KEY LARGO -- Before the official opening of “The Vietnam Traveling Memorial Wall” at the Key Largo Community Park, four boys goofing off in the area called “hallowed ground” came face-to-face with a 66-year-old Vietnam vet who walked with a cane.
The vet, Richard Ford, began telling the boys a little history about the wall and the significance of the more than 58,000 names that were on the black panels that stretched nearly the length of a football field.
The boys, aged 11 to 13, listened in awe. Then one of them asked: “Were you in the war?”
Ford, who drove an ammunitions truck for the U.S. Army in 1968, one of the deadliest years of the war, answered simply: “I was there, yes.”
The boy replied, “Ah. Thank you, sir,” and reached out his hand.
Ford became emotional: “Thank you for thanking.” His voice cracked and tears swelled in his eyes as he shook each of the boys hands. He then mustered three more words. “Thank you guys.”
Vietnam vet Carl Roy, who received two Purple Hearts, led a community effort to raise about $20,000 to bring the traveling replica of the Vietnam Memorial Wall to Key Largo. “We hope people’s visits will be healing, educational and profoundly moving,” he said.
The wall will be open free to the public, 9 a.m.- 9 p.m., until Monday, when it will be taken down after the 6 p.m. closing ceremony. There also is a traveling museum of artifacts and photographs called “Through the Eyes,” Vietnam-era vehicles from the Marathon Marauders and a display by the Military Order of the Purple Heart of Floridians for those killed in Iraq and Afghanistan.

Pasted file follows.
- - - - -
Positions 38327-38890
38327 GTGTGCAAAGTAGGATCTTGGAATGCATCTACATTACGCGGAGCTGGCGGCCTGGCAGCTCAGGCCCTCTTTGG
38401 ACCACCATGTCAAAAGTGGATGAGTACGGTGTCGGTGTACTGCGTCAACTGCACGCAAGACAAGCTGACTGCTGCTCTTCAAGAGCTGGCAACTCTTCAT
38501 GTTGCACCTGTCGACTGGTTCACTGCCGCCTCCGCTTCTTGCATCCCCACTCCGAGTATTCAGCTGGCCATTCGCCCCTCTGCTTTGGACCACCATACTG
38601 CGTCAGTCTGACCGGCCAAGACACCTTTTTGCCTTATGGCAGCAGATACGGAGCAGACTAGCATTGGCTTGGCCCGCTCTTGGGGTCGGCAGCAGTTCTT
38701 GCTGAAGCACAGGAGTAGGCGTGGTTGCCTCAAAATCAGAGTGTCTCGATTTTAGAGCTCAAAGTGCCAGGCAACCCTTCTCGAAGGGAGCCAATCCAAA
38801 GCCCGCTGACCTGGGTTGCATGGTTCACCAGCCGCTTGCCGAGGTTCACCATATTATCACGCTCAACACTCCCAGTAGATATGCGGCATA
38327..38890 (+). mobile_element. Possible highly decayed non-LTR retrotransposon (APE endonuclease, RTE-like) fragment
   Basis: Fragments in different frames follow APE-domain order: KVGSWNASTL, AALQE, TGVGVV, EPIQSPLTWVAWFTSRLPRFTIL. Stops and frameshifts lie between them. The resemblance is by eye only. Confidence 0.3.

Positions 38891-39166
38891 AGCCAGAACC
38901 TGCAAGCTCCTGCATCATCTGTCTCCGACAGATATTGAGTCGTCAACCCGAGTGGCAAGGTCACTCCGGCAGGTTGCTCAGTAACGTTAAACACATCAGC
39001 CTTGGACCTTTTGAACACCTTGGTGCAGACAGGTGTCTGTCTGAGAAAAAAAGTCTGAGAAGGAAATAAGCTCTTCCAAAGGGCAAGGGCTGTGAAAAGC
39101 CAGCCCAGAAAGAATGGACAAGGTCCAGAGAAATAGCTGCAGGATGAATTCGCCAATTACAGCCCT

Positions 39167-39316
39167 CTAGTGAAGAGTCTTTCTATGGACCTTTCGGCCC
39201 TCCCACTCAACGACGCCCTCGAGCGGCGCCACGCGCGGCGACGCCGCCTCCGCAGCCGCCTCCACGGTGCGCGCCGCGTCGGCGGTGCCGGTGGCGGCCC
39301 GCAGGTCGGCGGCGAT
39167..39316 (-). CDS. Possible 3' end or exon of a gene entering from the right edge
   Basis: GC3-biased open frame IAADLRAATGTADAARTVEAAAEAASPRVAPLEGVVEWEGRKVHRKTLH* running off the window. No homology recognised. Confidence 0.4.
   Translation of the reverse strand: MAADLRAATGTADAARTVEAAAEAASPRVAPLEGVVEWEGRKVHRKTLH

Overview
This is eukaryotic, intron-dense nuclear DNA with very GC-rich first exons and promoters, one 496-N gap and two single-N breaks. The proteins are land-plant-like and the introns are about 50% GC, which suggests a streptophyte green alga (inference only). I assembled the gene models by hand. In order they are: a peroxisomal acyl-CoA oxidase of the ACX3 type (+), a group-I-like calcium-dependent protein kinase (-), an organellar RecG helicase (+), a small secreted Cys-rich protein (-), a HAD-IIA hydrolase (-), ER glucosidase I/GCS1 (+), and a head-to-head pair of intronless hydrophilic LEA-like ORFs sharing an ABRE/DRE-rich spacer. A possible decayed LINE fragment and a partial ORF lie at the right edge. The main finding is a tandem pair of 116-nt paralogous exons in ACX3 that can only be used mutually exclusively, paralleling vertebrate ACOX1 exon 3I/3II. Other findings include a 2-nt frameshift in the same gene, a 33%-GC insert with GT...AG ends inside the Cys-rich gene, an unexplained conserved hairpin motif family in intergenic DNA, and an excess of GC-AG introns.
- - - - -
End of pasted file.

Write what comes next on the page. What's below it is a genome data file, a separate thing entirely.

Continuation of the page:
Ford gave the kids a brief history of the war. But one thing he left out was how terribly most Vietnam veterans were treated when they returned from an unpopular war that sparked protests nationwide. He didn’t tell them how some soldiers were spit on, called baby killers and often suffered in silence, with limited help from the country they fought for.
It was the Wall — the V-shaped monument built next to the Lincoln Memorial on the Mall in Washington in 1982 — that began to heal the nation.
At first, it was controversial. Vietnam veteran David Dechant, who provided the opening remarks Friday, was on two task forces to build the original Wall. He recalled the huge uproar over the winner of the design contest being of Chinese descent, Yale senior Maya Ying Lin, and the battle to change the black marble to traditional white because “black was not honorable.”
But once the memorial was completed, it became beloved, with an estimated 4.5 million annual visitors.
Vietnam veteran Jon Devitt saw the need to bring the same healing power of the wall to people who could not visit the Nation’s Capital. In 1984, he created the first traveling memorial, a half-scale replica called “The Moving Wall.” Its overwhelming popularity spawned a second Moving Wall.
Four more replicas for outdoor display have followed. The Vietnam Veterans Memorial Fund, which was founded by Vietnam veteran Jan Scruggs and privately raised $8 million for the original Wall, created the half-size replica, “The Wall that Heals.”